Bill provides state school funding for 5-year-olds, disabled students

By Freddy Monares/UM Legislative News Service

HELENA – The House Education Committee consider a bill Monday that would allow schools to get state funding for 5-year-olds and for students with disabilities up to age 21.

House Bill 274 would change the Average Number Belongs (ANB) calculations, which is how the state divides money among school districts. Current statute only funds students ages 6 through 19.

Eric Feaver, president of the public employee labor union MEA-MFT, supports the bill.

The Montana Capitol Rotunda

“We are apparently one of the only states in the Union that does not provide for this circumstance and we ought to correct that issue,” Feaver said.

He said it’s important to educate students with disabilities up until the age of 22 if they do not meet the requirements to graduate from their school districts. Feaver also said the age is an arbitrary number, but it’s an established standard nationwide for funding these students.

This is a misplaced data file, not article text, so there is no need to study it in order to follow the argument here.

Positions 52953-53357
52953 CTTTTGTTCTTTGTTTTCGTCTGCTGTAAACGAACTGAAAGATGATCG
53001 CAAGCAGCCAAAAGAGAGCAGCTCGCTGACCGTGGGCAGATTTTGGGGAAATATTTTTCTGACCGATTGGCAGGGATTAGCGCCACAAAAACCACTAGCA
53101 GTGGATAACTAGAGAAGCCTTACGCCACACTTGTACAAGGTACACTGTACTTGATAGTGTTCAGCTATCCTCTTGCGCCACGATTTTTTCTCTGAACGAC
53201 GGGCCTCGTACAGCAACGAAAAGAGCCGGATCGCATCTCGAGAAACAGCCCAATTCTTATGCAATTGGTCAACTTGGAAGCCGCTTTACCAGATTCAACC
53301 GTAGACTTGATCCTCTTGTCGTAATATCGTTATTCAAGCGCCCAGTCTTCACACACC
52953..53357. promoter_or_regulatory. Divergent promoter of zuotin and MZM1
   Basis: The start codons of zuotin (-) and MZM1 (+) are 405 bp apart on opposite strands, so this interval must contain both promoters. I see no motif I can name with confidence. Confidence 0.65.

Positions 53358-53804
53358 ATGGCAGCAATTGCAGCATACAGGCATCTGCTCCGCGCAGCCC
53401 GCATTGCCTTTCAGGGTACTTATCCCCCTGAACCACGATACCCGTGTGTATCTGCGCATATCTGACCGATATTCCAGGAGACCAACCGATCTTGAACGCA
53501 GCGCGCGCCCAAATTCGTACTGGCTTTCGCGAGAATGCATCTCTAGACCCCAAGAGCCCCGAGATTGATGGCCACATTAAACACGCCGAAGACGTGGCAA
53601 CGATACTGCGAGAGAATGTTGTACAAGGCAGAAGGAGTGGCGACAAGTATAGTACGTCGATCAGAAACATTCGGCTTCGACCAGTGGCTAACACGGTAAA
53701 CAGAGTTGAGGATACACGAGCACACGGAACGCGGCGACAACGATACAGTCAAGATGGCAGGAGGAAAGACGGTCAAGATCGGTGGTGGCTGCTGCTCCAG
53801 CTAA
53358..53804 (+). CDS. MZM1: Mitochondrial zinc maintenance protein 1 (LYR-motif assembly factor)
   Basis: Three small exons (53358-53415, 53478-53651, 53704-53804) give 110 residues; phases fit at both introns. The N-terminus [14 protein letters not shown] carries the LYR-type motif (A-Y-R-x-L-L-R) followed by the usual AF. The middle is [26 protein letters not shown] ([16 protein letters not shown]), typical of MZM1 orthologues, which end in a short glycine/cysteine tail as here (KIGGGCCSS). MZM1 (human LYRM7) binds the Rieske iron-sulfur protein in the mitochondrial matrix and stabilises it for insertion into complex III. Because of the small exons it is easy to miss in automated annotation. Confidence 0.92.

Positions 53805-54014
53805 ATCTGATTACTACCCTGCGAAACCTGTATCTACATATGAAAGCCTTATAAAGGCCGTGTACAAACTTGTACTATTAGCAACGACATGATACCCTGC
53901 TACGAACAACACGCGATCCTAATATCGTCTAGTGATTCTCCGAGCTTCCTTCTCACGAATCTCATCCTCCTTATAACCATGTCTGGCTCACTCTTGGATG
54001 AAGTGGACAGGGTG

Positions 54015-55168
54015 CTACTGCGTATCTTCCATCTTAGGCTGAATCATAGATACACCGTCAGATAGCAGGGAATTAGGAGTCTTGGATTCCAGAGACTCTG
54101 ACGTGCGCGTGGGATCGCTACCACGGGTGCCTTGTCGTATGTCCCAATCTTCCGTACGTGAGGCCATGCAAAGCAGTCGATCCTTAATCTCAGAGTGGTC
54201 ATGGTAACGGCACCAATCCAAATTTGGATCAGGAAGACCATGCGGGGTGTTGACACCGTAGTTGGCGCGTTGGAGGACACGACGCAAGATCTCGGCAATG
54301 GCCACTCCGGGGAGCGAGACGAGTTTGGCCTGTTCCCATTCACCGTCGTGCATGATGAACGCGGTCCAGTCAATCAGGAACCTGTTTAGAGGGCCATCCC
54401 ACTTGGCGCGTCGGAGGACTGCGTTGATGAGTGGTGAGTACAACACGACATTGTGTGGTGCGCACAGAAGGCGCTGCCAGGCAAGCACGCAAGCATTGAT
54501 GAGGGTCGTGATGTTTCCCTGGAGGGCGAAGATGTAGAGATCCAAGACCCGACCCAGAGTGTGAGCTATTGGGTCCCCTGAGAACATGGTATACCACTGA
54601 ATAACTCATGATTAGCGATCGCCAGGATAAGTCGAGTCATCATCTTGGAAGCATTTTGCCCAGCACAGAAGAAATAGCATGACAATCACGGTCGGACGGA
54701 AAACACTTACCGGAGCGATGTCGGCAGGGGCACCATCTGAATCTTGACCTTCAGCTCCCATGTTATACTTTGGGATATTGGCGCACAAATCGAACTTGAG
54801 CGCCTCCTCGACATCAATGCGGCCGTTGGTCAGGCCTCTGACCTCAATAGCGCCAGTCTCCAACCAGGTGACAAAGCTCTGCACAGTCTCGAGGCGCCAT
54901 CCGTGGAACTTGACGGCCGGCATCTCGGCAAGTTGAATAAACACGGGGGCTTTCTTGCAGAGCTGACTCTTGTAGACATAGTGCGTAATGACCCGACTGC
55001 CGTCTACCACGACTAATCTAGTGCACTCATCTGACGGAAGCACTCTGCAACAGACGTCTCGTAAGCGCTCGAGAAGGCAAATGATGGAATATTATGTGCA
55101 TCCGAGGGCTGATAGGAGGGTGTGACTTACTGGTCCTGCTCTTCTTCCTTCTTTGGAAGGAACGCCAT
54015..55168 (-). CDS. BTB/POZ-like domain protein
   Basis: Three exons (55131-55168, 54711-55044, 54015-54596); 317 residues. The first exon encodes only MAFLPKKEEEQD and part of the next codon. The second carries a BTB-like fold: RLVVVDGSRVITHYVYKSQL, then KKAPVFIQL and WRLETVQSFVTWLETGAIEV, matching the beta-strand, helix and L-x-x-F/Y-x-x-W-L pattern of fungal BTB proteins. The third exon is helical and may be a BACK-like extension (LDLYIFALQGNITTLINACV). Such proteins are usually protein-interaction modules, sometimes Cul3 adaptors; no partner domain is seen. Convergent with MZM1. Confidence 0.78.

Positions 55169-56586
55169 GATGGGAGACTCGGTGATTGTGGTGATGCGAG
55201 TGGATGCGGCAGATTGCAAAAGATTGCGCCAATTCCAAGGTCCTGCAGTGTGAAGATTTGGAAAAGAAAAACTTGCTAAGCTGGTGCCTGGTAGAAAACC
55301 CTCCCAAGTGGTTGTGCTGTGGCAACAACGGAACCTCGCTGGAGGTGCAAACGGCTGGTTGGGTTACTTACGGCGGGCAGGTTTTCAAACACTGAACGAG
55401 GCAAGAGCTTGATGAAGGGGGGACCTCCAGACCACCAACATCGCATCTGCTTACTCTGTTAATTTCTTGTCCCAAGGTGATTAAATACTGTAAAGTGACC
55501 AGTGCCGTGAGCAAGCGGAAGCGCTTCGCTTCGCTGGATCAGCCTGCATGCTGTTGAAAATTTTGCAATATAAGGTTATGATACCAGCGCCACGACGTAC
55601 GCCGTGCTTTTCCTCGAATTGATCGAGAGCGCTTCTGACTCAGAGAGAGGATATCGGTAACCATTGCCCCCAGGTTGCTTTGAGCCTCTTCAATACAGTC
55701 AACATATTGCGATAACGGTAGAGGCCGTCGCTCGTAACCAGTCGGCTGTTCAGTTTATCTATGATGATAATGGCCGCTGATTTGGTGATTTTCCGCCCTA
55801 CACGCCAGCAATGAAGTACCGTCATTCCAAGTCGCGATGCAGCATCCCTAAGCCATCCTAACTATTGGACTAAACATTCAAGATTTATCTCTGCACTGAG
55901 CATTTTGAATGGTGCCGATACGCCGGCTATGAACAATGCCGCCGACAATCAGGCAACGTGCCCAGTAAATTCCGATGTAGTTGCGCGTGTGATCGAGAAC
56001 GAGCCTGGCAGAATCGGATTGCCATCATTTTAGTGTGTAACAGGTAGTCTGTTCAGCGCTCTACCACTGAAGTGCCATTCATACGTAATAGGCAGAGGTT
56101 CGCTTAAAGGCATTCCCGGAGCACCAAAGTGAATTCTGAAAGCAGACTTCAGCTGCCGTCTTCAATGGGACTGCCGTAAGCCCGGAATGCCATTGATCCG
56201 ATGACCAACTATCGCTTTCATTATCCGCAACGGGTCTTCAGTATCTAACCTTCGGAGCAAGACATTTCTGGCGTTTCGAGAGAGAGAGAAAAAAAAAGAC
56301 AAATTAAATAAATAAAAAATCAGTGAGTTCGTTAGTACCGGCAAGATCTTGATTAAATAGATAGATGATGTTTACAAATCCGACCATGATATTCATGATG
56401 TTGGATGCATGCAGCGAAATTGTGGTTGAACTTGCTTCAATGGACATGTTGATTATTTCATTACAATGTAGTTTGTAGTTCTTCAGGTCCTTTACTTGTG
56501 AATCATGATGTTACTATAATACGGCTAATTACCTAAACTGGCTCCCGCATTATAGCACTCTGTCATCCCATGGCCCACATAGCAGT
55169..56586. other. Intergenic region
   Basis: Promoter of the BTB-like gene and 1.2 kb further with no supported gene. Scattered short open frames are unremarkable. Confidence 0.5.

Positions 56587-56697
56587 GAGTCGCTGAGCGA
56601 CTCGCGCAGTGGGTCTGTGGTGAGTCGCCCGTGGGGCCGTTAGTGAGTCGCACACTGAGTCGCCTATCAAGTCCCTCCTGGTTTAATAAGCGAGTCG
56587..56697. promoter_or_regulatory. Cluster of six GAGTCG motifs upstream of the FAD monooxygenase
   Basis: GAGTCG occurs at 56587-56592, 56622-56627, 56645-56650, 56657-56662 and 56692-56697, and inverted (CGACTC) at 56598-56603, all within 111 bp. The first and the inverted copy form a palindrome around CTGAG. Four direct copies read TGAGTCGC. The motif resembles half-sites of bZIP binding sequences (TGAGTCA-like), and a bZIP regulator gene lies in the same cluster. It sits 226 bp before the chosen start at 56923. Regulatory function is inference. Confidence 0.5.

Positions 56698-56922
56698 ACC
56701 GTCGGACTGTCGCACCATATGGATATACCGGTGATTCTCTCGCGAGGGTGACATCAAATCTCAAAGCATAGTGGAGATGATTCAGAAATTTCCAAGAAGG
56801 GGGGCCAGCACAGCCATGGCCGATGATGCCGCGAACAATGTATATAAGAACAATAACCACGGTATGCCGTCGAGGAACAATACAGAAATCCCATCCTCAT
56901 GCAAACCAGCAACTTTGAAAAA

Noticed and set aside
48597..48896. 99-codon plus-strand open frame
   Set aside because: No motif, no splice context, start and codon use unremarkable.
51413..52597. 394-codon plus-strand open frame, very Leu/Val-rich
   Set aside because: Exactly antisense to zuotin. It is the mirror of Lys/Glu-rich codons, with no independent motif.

“A special needs student reaches age 18 today in a school district in Montana, the district can — and usually probably will — say, ‘Well, we’ll see you around,’ regardless of whether we have completed their efforts toward high school,” Feaver said.

Rep. Kathy Kelker, D-Billings, is the sponsor of the bill.

She said programs that do provide services for the students figure out how to fund their program locally. But she said there are still a lot of districts that do not provide the program because of funding.

“It’s a huge problem for families who have kids with very severe disabilities. These are children who — all the way through their schooling — would have been in practical kinds of skill training and trying to prepare them to do as much for themselves as they can,” Kelker said.

The bill is estimated to cost the state a little more than $300,000 over the next two years. That’s a small price to pay, Feaver said.

“I think schools have an obligation to see that we do the best we can, at least up to age 22,” Feaver said.